Mosè Bianchi (1840-1904) was a great painter of the 19th century, born in Monza but completely in love with Milan.
Thirty of his views of the Italian metropolis (many of which have never been shown to the public before) are now gathered in the beautiful exhibition “The Disappeared Milan” (“La Milano Scomparsa”), which is open until June 26th, 2016 at GAM Manzoni (Center for the study of modern and contemporary art).
After starting on a romantic inspiration, Mosè Bianchi – a crucial figure in 19th-century Lombard art, and uncle to Pompeo Mariani, whom we’ve already written about – ventured into the territories of genre painting, realism and Verismo.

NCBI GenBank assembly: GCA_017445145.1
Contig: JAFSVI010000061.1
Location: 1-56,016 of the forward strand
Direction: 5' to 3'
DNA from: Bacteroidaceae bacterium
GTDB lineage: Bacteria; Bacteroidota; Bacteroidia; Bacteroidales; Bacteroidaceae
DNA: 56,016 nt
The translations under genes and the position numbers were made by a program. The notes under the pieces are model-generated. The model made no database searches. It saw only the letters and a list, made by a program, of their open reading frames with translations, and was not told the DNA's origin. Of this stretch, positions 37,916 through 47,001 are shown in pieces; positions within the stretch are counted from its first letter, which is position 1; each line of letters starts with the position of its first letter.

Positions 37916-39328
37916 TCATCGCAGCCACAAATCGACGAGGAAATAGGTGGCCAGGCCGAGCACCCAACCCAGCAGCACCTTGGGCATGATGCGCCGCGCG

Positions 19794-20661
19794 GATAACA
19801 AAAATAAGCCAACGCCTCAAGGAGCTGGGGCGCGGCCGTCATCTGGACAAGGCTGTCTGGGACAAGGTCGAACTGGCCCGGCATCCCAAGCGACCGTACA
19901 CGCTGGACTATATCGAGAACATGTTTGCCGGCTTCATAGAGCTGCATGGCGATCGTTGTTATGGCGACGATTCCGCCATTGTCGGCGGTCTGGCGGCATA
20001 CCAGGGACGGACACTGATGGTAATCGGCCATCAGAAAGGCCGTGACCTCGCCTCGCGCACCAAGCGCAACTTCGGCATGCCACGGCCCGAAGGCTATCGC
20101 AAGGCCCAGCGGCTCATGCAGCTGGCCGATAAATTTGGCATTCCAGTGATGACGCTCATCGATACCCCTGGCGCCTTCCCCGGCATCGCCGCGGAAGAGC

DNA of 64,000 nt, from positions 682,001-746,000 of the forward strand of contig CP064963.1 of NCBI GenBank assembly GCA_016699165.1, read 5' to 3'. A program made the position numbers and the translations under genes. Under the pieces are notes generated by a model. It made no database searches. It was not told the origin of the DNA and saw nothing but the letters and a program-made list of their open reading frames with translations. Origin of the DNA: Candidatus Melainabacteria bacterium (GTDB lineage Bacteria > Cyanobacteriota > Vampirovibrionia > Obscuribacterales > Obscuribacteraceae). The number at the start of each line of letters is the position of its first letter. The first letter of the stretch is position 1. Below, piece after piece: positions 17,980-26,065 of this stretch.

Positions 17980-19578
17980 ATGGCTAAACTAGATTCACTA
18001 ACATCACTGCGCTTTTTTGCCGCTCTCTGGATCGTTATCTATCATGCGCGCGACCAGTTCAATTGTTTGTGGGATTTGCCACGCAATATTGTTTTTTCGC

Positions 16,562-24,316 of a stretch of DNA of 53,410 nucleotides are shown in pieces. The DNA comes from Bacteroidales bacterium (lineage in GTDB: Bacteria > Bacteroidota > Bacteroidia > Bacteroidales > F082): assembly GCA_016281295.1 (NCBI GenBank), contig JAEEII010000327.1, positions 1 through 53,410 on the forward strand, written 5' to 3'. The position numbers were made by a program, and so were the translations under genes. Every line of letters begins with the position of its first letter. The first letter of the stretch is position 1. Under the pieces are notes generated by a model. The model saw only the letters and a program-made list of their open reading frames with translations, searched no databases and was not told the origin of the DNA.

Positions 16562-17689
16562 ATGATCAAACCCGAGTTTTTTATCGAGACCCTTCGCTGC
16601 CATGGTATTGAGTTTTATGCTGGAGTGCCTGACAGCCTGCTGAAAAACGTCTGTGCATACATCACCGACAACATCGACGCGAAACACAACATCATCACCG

Some of Bianchi’s views portray a rainy Milan, and as his contemporary, writer Emilio De Marchi noted, “when it rains [in Milan] people are sullen; in the winter, on those dark, cold, and foggy days, even our Duomo becomes gray and cold…”
“But when the skies are blue again”, De Marchi added, “as we sometimes see in the April and May mornings – Good Lord, what joy!”
And here it is, a sad and cheerful Milan that no longer exists.